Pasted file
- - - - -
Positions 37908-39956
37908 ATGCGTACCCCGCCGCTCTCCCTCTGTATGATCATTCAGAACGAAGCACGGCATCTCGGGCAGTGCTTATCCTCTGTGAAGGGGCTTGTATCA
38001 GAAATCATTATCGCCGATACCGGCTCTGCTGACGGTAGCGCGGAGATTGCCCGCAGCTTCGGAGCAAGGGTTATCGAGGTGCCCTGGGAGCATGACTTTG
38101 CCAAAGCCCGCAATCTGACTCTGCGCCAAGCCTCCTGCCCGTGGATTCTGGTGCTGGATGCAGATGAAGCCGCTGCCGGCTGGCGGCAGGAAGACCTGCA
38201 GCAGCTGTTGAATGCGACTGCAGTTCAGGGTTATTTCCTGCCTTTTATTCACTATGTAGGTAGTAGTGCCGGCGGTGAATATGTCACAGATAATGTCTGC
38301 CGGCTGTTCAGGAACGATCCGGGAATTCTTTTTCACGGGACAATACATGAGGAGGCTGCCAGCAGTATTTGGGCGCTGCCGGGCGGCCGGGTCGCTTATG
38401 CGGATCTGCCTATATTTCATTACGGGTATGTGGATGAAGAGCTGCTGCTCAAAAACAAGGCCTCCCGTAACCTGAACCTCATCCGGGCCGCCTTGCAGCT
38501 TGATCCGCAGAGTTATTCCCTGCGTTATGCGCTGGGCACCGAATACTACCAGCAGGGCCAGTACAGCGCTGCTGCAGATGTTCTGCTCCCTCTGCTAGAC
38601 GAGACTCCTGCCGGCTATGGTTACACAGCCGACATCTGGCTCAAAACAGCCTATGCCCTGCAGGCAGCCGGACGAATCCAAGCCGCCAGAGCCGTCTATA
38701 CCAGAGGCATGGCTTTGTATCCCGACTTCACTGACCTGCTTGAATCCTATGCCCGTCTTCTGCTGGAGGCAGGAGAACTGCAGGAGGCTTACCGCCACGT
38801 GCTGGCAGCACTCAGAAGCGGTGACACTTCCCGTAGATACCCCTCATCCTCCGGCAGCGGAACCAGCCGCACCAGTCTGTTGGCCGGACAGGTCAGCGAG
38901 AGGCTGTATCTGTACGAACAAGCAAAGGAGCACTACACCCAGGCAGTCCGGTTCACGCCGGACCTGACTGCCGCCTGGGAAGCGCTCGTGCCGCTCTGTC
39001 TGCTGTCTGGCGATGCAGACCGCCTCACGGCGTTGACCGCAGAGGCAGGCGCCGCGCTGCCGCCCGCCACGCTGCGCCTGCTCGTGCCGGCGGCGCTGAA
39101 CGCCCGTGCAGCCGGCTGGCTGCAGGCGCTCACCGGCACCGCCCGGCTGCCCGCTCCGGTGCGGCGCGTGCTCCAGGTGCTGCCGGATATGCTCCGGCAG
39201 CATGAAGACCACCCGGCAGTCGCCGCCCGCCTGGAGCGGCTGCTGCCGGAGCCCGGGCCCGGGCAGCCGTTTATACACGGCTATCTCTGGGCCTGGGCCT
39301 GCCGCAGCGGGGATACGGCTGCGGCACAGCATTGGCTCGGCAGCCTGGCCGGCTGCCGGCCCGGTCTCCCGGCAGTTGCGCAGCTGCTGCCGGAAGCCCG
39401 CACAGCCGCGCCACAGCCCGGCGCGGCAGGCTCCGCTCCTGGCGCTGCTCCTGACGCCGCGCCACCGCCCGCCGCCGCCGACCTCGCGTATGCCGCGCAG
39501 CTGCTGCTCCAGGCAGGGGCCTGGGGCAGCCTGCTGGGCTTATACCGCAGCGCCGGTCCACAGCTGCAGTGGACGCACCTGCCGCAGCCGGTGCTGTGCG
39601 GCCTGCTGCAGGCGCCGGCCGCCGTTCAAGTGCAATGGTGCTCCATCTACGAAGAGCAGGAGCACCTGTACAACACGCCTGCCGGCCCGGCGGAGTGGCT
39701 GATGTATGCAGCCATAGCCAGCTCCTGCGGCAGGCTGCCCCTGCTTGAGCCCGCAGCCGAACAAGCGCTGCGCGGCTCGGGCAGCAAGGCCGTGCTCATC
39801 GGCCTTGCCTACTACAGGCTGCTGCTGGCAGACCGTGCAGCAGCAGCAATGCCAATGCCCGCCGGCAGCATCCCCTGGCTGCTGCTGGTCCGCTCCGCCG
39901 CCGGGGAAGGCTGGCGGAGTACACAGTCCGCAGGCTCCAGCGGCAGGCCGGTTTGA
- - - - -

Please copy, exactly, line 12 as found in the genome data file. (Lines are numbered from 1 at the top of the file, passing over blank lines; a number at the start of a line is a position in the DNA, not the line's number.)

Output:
38901 AGGCTGTATCTGTACGAACAAGCAAAGGAGCACTACACCCAGGCAGTCCGGTTCACGCCGGACCTGACTGCCGCCTGGGAAGCGCTCGTGCCGCTCTGTC